Saturday, October 31, 2015

In-memory patching explorer.exe to prevent flashing task bar buttons

I've waited for a long time so that Microsoft introduces virtual desktops. I used third party programs, mostly VirtuaWin and mdesk (which source code I happened to have.)

Yet when Windows 10 introduced the virtual desktops, they screwed one part that was about to drive me crazy: Flashing task bar buttons shows up in all virtual desktops, and annoys the hell out of you when working on different desktop.

This couldn't go on. I had to find way to prevent this.

1st attempt:

Disassembling user32.dll with simple (dumpbin /all /asm), and patching the FlashWindow(Ex) to do nothing. Would have worked just fine and was easy to do, except that you don't patch user32.dll on this day and age, too many anti-malware tools will scream at you.

2nd attempt:

In-memory patching explorer.exe and preventing the task bar buttons from flashing.

First I had to find out the message which caused the FlashWindowEx message to be run. Hatched up  a small program that flashes the task bar button after a timeout. Then a tool here I used is Spy++ (64bit). Only trick is to go upwards the tree, where SHELLHOOK is first posted:

Above was the simple part for me, I had used Spy++ many times.

Next came a part that I've not had a need to do, debugging a explorer.exe. Tool I found was x64dbg, excellent tool, yet really confusing if you've not done debugging in assembly level ever, or for a short period of time long time ago. Last time I dabbled on assembly level debugging was with SoftICE, and that was discontinued in 2000! (Though I probably tried it somewhere after 2000, it was usable long after)

First I thought I just flash the button and keep stepping the explorer.exe and find miraculously the piece of code. Turns out the explorer.exe has a lot of threads, and x64dbg does not have tracing capability (yet), so that was no go.

I tried hitting C02B in the pattern search, for no avail.

I knew how windows message handling works, so I knew there had to be WndProc somewhere in task switcher, if I could just find the damn thing. After banging my head, I decided to open a question StackExchange Reverse Engineering of how to find WndProc in x64dbg? Got a really helpful and comprehensive answer from blabb.

You have to call from within the program you debug a user32.GetWindowLongPtrW(hwnd, GWLP_WNDPROC) where hwnd I already knew, from Spy++.

Blabb knew how to write a script to do so, the x64dbg has no documentation, it inherits scripting features apparently from other debuggers like ollydbg. I couldn't have written the script commands, assembly I knew though.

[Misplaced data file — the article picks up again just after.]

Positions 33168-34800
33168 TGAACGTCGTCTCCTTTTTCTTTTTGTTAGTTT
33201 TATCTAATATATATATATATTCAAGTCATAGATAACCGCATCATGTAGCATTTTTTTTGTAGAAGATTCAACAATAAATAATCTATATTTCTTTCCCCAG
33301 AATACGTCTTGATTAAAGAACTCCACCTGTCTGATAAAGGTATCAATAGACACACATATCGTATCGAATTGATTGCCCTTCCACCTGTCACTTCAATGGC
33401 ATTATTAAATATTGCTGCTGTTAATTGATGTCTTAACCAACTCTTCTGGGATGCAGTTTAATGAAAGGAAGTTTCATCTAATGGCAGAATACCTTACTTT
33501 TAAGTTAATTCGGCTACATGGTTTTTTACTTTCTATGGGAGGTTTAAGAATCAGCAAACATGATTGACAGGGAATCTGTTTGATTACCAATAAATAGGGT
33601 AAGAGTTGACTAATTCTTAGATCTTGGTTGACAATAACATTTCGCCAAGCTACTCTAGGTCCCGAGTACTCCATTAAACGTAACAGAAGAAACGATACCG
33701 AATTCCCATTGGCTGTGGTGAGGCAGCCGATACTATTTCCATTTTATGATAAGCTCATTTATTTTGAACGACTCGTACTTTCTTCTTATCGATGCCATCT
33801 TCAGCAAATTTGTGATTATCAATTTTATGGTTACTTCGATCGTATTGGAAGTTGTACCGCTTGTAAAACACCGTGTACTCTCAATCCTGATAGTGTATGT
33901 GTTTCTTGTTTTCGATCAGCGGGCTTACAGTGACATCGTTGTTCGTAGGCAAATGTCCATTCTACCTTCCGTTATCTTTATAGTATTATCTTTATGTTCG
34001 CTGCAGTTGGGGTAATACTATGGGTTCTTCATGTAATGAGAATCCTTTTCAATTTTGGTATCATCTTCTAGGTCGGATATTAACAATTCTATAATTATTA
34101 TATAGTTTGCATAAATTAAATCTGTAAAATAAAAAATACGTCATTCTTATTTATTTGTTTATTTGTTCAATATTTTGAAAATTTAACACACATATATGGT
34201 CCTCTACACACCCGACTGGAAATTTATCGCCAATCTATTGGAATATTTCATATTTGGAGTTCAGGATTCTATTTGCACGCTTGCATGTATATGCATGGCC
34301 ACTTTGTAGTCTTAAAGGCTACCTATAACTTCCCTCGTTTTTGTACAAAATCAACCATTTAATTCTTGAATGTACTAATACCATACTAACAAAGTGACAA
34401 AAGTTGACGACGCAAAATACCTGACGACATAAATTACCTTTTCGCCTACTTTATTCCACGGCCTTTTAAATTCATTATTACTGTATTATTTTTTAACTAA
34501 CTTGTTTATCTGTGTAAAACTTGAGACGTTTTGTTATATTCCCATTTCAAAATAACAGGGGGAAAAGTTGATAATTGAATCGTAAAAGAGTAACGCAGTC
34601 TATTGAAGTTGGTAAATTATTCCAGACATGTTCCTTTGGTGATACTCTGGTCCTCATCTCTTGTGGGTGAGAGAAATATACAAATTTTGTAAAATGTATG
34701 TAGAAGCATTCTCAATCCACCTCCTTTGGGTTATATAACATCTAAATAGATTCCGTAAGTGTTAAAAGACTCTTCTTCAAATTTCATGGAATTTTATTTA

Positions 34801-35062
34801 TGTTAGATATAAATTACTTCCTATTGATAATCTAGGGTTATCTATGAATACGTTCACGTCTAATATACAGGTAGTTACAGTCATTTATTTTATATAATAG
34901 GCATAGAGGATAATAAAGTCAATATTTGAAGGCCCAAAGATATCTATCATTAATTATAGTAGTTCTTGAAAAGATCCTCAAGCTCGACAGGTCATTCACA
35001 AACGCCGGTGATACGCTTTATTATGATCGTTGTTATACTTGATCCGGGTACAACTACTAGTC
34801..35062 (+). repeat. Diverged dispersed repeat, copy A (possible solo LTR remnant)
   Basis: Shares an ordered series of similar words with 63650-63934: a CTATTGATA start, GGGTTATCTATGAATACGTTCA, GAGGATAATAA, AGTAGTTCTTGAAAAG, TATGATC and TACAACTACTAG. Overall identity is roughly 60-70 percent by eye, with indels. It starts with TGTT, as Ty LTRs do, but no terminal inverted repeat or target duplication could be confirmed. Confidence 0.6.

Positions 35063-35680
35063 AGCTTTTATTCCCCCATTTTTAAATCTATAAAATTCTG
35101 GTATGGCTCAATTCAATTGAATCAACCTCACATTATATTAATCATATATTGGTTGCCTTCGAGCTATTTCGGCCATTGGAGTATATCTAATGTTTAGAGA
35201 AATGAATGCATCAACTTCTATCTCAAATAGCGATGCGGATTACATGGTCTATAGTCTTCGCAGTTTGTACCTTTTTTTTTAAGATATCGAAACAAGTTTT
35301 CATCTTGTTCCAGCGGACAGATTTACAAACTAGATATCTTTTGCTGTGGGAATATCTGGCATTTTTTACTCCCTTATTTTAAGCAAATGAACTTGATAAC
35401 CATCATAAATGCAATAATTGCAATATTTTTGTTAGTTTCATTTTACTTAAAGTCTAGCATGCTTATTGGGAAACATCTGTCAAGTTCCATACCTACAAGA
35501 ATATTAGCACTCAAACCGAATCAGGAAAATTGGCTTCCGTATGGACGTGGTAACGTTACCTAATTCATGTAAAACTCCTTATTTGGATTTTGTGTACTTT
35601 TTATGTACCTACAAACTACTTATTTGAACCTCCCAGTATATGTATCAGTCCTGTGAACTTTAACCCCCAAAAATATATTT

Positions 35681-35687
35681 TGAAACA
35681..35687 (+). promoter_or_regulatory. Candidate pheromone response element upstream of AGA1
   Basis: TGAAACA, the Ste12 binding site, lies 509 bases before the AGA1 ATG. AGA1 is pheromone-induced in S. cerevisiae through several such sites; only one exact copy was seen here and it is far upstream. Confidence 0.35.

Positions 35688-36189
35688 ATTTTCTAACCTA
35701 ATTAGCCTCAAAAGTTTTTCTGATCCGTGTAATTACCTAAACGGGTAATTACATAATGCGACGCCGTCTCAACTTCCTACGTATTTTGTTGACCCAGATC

Here is the script to call GetWindowLongPtrW by blabb:

asm $lastalloc,"push rcx"
$result1 = $lastalloc+$result
asm $result1,"push rdx"
$result1 += $result
asm $result1,"push rax"
$result1 += $result
asm $result1,"mov rcx, [TYPE THE HWND HERE]"
$result1 += $result
asm $result1,"mov rdx, -4"
$result1 += $result
asm $result1,"mov rax, [TYPE ADDRESS using CTRL+G and type user32.GetWindowLongPtrW]"
$result1 += $result
asm $result1,"call rax"
$result1 += $result
asm $result1,"pop rdx"
$result1 += $result
asm $result1,"pop rax"
$result1 += $result
asm $result1,"pop rcx"

(You can of course write to any position in the memory just by double clicking and typing asm, it's a bit faster way sometimes if re-usability is not an issue.)

Now if you run this script, it does nothing. Nothing really happens on your screen, it does not change register etc. It just writes the commands in newly allocated address in memory you find from status bar:

Now you go to this address (Ctrl+G) and you find the code inserted in there:

You move the RIP to there and set breakpoint somewhere after call rax, and before you pop the RAX. The address of WndProc is in the RAX. In my case it was: 00007FF6361C9880. You can verify this also restarting the instance and running it again, it should give same address even if you restart the instance, but not when you restart the computer or virtual machine apparently.

Now that I had my magical address, I could finally (!) see also the message if I triggered the FlashWindowEx and set the breakpoint there:

I just simply zero the RDX register when 0xC02B (SHELLHOOK) and wParam 0x8006 (HSHELL_FLASH) appears in the registers and BOOM! Flashing task bar buttons does not appear, amazing! First time I managed to get it ignore it.

I knew zeroing the message (RDX) would be relatively safe (as long as I zero it out only on 0xC02B and when wParam is HSHELL_FLASH) because all WndProcs are just dummy switch cases on messages that falls back on DefaultProc.

Armed with this knowledge I could write a live patch using x64dbg to demonstrate and test the patch before writing a program that patches the explorer.exe.

I replaced one two byte instructinon (push r14) with a short jump and jumped upwards: (Here is two jumps I've added, one in the middle of WndProc (red one), and upper one in with green dot in front)

Then I added my logic for emptying RCX, when C02B and 0x8006 appears in register. This I threw at the bottom of the module since I could not find space from above:

"Push r14" is the instruction I replaced in the WndProc, so I had to run that before returning to it.

And now I had perfectly running explorer.exe, without flashing task bar buttons feature.

Get the final patch as AutoHotkey script from GitHub: DisableFlashingTaskbarButtons I tested it with Windows 10, builds 10565 and 10240. It's written on AutoHotkey and can be used without further dependencies.

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